In comparison to earlier XENPAK or XFP modules, SFP+ modules leave more circuitry to be implemented on the host board instead of inside the module. Through the use of an active electronic adapter, SFP+ modules may be used in older equipment with XENPAK ports.
SFP+ modules can be described as 'limiting' or 'linear' types; this describes the functionality of the inbuilt electronics. Limiting SFP+ modules include a signal amplifier to re-shape the (degraded) received signal whereas linear ones do not. Linear modules are mainly used with the low bandwidth standards such as 10GBASE-LRM; otherwise, limiting modules are preferred.
SFP+ also introduces Direct Attach for connecting two SFP+ ports without dedicated transceivers.
25 Gbit/s SFP28
SFP28 is a 25 Gbit/s interface which has evolved from 100 Gigabit Ethernet, which is typically implemented with 4 × 25 Gbit/s data lanes. Identical in mechanical dimensions to SFP and SFP+, SFP28 implements one 28 Gbit/s lane (25 Gbit/s + error correction) for top-of-rack switch to server connectivity. SFP28 may also be used to "break out" a single 100GbE port in a top-of-rack switch into four 25 Gbit/s individual server connections. SFP28 functions with both optical and copper interconnects.
For very short distances of 5 meters or less, as with 10 Gbit/s SFP+ "direct attach" cables, passive copper SFP28 modules integrate cable and transceivers into a single fixed-configuration module.
25 Gbit/s interfaces are also implemented using the QSFP transceiver form factor.
- 25 Gbit/s copper
- Direct attach cables, 1 to 5 meters in length.
- 25 Gbit/s fiber
The compact small form-factor pluggable (CSFP) is a version of SFP with the same mechanical form factor allowing two independent bidirectional channels per port. It is used primarily to increase port density and decrease fiber usage per port.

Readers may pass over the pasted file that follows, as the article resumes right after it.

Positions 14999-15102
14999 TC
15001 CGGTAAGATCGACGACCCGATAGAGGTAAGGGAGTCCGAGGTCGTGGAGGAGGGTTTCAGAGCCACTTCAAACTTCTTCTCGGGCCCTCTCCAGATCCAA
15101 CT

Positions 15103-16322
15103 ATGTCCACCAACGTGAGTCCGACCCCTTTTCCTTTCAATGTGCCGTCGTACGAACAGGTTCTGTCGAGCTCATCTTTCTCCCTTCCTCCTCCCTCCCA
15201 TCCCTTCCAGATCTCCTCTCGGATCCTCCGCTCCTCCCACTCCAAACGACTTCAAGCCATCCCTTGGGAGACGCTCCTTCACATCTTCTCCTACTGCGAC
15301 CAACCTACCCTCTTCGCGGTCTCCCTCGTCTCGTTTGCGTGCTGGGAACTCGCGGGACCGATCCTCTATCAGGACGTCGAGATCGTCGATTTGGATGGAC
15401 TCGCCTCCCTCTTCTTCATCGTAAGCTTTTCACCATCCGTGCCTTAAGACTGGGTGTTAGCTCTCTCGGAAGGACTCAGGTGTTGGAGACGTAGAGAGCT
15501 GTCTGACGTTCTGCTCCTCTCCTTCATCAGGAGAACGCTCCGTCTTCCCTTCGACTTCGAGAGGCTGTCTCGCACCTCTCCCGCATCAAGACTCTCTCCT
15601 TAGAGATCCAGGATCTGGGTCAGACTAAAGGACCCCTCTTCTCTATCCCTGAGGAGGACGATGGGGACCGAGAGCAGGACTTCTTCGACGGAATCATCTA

It is possible to design an SFP+ slot that can accept a standard SFP module. Some routing and Ethernet switch equipment allows for the use of a 10 Gbit/s transceiver at lower gigabit ethernet speed, such as with a 1 Gbit/s 1310 nm LX SFP.
SFP sockets are found in Ethernet switches, routers, firewalls and network interface cards. Storage interface cards, also called HBAs or Fibre Channel storage switches, also make use of these modules, supporting different speeds such as 2Gb, 4Gb, and 8Gb. Because of their low cost, low profile, and ability to provide a connection to different types of optical fiber, SFP provides such equipment with enhanced flexibility.
The SFP transceiver is not standardized by any official standards body, but rather is specified by a multi-source agreement (MSA) among competing manufacturers. The SFP was designed after the GBIC interface, and allows greater port density (number of transceivers per cm along the edge of a mother board) than the GBIC, which is why SFP is also known as mini-GBIC. The related Small Form Factor transceiver is similar in size to the SFP, but is soldered to the host board as a through-hole device, rather than plugged into an edge-card socket.
However, as a practical matter, some networking equipment manufacturers engage in vendor lock-in practices whereby they deliberately break compatibility with "generic" SFPs by adding a check in the device's firmware that will enable only the vendor's own modules. Third-party SFP manufacturers have introduced SFPs with "blank" programmable EEPROMs which may be reprogrammed to match any vendor ID.
The SFP transceiver contains a PCB that mates with the SFP electrical connector in the host system.
|2||TxFault||Transmitter fault indication|
|3||TxDisable||Optical output disabled when high|
|4||MOD-DEF(2)||Data for serial ID interface|
|5||MOD-DEF(1)||Clock for serial ID interface|
|6||MOD-DEF(0)||Grounded by the module to indicate module presence|
|7||RateSelect||Low selects reduced bandwidth|
|8||LOS||When high, indicates received optical power below worst-case receiver sensitivity|
|12||RD-||Inverted received data|
|15||VccR||Receiver power (3.3 V, max. 300 mA)|
|16||VccT||Transmitter power (3.3 V, max. 300 mA)|
|19||TD-||Inverted transmit data|